It’s now official: Microsoft new console, codenamed Project Scorpio, is a complete and utter beast of technological architecture.
It will be the most powerful home gaming console on the market, trumping the PS4 Pro by a significant margin.
Importantly, the console appears to have hit the 6 teraflops benchmark set by Microsoft during the console’s unveiling, and has also delivered on native 4K gaming.
Unfortunately, beyond all of that marketing fluff, it’s a little difficult to understand what the hell all of it means. Don’t worry, you’re not alone in thinking you know what it means, but you don’t really.
Let’s break down the console’s specs, shall we?
- Eight custom x86 cores clocked at 2.3GHz
This CPU is roughly 30 percent faster than the Xbox One’s.
- 40 customised compute units at 1172MHz
The GPU is 4.6 times more powerful than Xbox One’s.
- 12GB GDDR5
Of that 12GB of memory, 4GB is reserved for the system, meaning an additional 8GB is available for games, up from the Xbox One’s 5GB.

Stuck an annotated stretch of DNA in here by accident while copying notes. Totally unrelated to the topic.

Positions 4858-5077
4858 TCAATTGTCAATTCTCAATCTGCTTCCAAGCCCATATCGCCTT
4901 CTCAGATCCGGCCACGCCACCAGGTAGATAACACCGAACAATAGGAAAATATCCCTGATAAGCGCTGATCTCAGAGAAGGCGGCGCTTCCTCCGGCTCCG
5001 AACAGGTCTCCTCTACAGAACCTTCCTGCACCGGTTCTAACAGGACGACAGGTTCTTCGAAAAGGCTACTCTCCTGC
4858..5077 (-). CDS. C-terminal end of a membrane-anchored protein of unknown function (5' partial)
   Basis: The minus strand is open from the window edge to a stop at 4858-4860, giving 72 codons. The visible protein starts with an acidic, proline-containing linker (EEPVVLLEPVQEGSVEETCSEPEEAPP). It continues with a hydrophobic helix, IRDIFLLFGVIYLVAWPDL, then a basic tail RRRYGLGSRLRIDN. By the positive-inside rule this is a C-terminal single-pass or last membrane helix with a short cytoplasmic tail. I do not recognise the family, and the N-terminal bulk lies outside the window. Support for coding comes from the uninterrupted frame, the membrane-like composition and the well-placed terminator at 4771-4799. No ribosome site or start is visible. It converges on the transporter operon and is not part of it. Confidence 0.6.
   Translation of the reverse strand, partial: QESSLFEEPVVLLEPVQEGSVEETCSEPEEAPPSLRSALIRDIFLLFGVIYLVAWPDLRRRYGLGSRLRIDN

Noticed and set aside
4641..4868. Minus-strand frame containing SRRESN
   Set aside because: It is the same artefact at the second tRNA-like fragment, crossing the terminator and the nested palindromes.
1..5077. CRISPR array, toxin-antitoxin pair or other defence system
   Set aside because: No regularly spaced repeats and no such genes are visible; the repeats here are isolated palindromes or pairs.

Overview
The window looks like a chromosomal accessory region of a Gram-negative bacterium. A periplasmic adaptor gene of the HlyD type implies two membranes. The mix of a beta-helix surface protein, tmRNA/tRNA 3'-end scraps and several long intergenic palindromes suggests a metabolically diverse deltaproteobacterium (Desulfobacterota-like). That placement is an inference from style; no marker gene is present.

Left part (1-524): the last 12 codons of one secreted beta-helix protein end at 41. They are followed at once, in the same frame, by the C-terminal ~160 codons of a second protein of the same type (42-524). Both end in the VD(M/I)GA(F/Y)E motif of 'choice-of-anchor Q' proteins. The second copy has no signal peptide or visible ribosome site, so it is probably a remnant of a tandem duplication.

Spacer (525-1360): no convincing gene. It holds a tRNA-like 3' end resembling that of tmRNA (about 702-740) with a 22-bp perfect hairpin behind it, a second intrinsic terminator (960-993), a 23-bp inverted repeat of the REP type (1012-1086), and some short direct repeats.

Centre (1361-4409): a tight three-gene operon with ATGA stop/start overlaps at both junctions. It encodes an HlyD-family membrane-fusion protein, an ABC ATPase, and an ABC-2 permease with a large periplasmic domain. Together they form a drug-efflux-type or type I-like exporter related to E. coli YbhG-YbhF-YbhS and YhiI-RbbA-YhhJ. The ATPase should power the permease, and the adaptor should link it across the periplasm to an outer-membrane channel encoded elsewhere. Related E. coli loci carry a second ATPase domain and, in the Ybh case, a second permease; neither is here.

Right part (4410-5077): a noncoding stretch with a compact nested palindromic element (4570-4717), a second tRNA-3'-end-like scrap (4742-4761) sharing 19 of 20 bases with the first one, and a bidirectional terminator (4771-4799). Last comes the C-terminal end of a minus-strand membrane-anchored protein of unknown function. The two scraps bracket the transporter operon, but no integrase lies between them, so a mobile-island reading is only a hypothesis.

These specs, basically, allow the console to reach that native 4K benchmark Microsoft promised it would. It’s worth noting that it’s not a full “next generation” system. The CPU is ultimately what holds in back in that regard, as it needs to be able to play all past Xbox One games. But it’s a significantly faster console than the Xbox One, which will allow it to render assets at a much faster rate, and play games in native 4K.
Still have questions? There’s probably no further simplification possible. Simply put: Project Scorpio is a “premium” model of the Xbox One, meaning it’s faster, slightly more powerful, and, most definitely, far more expensive.